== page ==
My dad worked in a prison and swears burpees are the workout of choice because they can be done while shackled in a rather small space, if you need to get/stay swole.


This seems like a good place to introduce y'all to Houston's most creative trainer, dammmmdee. For real, DAMN DEE!

*waits for people to say he's going to accidentally really hurt himself, I won't disagree*

Also, Dee got jokes.

I was able to do burpees last year (walk across the room, burpee, walk across the room, burpee, 10 sets) but see no need to repeat that until I get bored with shadow boxing and Zumba.
posted by Unicorn on the cob at 9:00 PM on April 17 [2 favorites]


I'm so bad at anything involving both my feet leaving the floor simultaneously that the push up part of a burpee is a relief. I'm like, oh, I get to take a break between kickouts. Thanks. (The vertical jump at the end of the burpee might seem like it'd be worse, but my vertical leap is like 0.7" so it's not that bad.)
posted by mark k at 9:53 PM on April 17


Squat, Deadlift, BenchPress. 3 times a week.

Forget the rest.


Psyched to see the NYTimes article that's like "Looking for an easy and accessible way to get fit? Just buy a couple hundred pounds of iron plates for your home or office, a seven foot bar, have your butler spot you,
posted by Greg Nog at 2:56 AM on April 18 [30 favorites]


I like bodywork precisely because I can do it at home without a ton of gear. I'm not buying a bunch of weights (I have a small set of hand weights and that's it) and I'm unemployed so a gym membership to use someone else's is out of the question.
posted by Kitteh at 3:18 AM on April 18 [1 favorite]


Psyched to see the NYTimes article that's like "Looking for an easy and accessible way to get fit? Just buy a couple hundred pounds of iron plates for your home or office, a seven foot bar, have your butler spot you

That's in the Style section.
posted by leotrotsky at 4:13 AM on April 18 [3 favorites]


Hm, this looks pretty good. Only thing that would probably give me trouble is that split squat where they want you to jump up and switch legs. I don't see myself pulling that off. I might swap in some plain lunges instead.
posted by dnash at 5:31 AM on April 18


These X Minutes of Y workouts are total catnip for me. Thanks for this. Tried it this morning before breakfast. Was most pleased!
posted by skye.dancer at 6:38 AM on April 18 [2 favorites]


I am freakishly inflexible, and I literally can't do a deadlift with decent form. I also can't sit up straight with my legs extended flat in front of me. People don't believe me until I show them. So yeah, no deadlifts for me, because I value my mostly-pain-free lower back.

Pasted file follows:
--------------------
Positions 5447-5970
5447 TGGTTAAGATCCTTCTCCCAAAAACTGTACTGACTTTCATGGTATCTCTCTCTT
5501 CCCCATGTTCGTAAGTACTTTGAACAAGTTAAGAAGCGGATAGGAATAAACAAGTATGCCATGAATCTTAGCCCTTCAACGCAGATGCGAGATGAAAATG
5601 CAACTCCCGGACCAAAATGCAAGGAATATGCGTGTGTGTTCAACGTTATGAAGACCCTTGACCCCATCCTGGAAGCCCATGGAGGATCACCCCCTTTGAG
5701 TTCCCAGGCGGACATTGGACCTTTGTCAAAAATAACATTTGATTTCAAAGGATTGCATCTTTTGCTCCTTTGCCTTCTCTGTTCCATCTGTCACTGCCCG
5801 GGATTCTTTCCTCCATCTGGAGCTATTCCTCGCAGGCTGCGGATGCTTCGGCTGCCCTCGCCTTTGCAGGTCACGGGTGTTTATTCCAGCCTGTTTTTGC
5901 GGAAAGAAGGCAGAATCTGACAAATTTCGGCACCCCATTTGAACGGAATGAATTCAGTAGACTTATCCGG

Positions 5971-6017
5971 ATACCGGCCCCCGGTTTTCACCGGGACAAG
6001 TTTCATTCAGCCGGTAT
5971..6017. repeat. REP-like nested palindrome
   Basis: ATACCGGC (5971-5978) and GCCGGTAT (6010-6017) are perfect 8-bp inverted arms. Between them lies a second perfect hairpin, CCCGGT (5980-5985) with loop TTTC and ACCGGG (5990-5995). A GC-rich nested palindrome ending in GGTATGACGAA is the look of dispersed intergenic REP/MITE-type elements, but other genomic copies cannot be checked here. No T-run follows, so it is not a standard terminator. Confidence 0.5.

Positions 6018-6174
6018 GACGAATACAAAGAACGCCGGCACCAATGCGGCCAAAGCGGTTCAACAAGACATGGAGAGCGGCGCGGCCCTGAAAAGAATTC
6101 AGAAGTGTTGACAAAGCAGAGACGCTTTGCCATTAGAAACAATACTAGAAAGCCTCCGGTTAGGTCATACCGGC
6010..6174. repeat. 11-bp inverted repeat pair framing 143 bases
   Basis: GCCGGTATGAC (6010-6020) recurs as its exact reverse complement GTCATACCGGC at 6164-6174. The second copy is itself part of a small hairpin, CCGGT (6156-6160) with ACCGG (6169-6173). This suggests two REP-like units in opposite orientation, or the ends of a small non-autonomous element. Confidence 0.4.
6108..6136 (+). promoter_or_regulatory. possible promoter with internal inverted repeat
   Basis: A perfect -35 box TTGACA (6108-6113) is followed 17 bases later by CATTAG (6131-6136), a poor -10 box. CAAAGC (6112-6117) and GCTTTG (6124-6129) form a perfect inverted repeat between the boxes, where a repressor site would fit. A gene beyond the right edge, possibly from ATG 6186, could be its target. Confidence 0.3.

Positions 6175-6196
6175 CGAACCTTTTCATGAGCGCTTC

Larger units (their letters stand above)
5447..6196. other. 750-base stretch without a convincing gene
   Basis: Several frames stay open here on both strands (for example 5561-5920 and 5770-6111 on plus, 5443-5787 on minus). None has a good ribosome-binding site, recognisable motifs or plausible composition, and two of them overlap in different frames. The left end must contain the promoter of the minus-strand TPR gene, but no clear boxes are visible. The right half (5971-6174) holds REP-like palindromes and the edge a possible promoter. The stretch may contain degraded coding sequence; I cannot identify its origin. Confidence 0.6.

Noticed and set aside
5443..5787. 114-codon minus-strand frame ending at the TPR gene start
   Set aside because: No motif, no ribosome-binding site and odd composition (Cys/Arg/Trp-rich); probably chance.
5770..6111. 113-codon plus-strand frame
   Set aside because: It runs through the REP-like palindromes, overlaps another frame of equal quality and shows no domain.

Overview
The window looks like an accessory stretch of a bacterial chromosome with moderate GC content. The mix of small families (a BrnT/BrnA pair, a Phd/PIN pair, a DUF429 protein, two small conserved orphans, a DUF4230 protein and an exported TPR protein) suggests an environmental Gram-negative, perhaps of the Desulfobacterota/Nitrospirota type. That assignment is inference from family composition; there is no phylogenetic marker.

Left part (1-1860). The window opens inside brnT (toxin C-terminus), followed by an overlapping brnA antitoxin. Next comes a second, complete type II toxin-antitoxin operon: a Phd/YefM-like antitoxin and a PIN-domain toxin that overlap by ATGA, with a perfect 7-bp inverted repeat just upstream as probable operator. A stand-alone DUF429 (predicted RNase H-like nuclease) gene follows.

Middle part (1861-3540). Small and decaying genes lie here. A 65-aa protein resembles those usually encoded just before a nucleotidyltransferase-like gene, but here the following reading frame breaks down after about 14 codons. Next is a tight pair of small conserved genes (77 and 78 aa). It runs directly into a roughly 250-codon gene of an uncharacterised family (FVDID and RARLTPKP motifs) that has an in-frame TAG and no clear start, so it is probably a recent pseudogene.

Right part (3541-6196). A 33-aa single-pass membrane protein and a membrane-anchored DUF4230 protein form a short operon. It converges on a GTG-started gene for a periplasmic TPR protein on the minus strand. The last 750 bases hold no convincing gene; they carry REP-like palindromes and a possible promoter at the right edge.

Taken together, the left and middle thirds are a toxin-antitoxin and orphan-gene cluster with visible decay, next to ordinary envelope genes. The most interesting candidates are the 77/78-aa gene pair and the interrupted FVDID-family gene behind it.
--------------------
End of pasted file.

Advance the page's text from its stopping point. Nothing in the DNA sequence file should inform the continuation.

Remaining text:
posted by ArbitraryAndCapricious at 6:51 AM on April 18


I wish there were versions of these kinds of workouts for people with injuries. I want something that puts no pressure on my neck, and where I can avoid doing too much with one of my shoulders...which seems to count out almost everything interesting and fun. It's so hard to search for workouts that exclude the neck; any use of the word "neck," and Google wants to give you neck exercises, which is really the opposite of what I'm looking for.
posted by mittens at 6:53 AM on April 18 [2 favorites]


I wish there were versions of these kinds of workouts for people with injuries.

I have a slew of injuries and limitations so I am constantly adapting these workouts to suit my needs. For instance, right now, I can't easily do pushups. So instead, I swapped them out for some kettle ball shoulder presses and I skipped the pushup in the middle of the burpee.

Here is one of the key resources that I use to find alternate exercises (don't be frightened away by the domain name): Bodybuilding.com's Plyometric Exercise Guide.
posted by skye.dancer at 8:39 AM on April 18 [2 favorites]


Diana Nyad does 1000 burpees at a time, once per week. I cannot even fathom it.

The mental fortitude required to keep track of your place in a set of 1,000 burpees is as impressive to me as the physical feat.
posted by ultraviolet catastrophe at 8:42 AM on April 18 [7 favorites]


Diana Nyad does 1000 burpees at a time, once per week. I cannot even fathom it.

The mental fortitude required to keep track of your place in a set of 1,000 burpees is as impressive to me as the physical feat.

I picture her singing "1000 Bottles of Beer on the Wall" as she does them.
posted by JanetLand at 9:35 AM on April 18 [1 favorite]


well that would be annoying
posted by thelonius at 9:47 AM on April 18


The mental fortitude required to keep track of your place in a set of 1,000 burpees is as impressive to me as the physical feat.

Back in the day I counted all the way to one thousand with the tape recorder documenting the action. It was a real grind through the six and seven hundreds. In the nine hundreds it started feeling real good, like hey I'm doing this! I'm going to make it all the way there. I'm gonna say one thousand and it's going to be more true and real than any other one thousand I'd ever uttered because it will be earned. Like a sunrise after waiting all night for it. And I've captured it all on tape and my roommate there to witness it.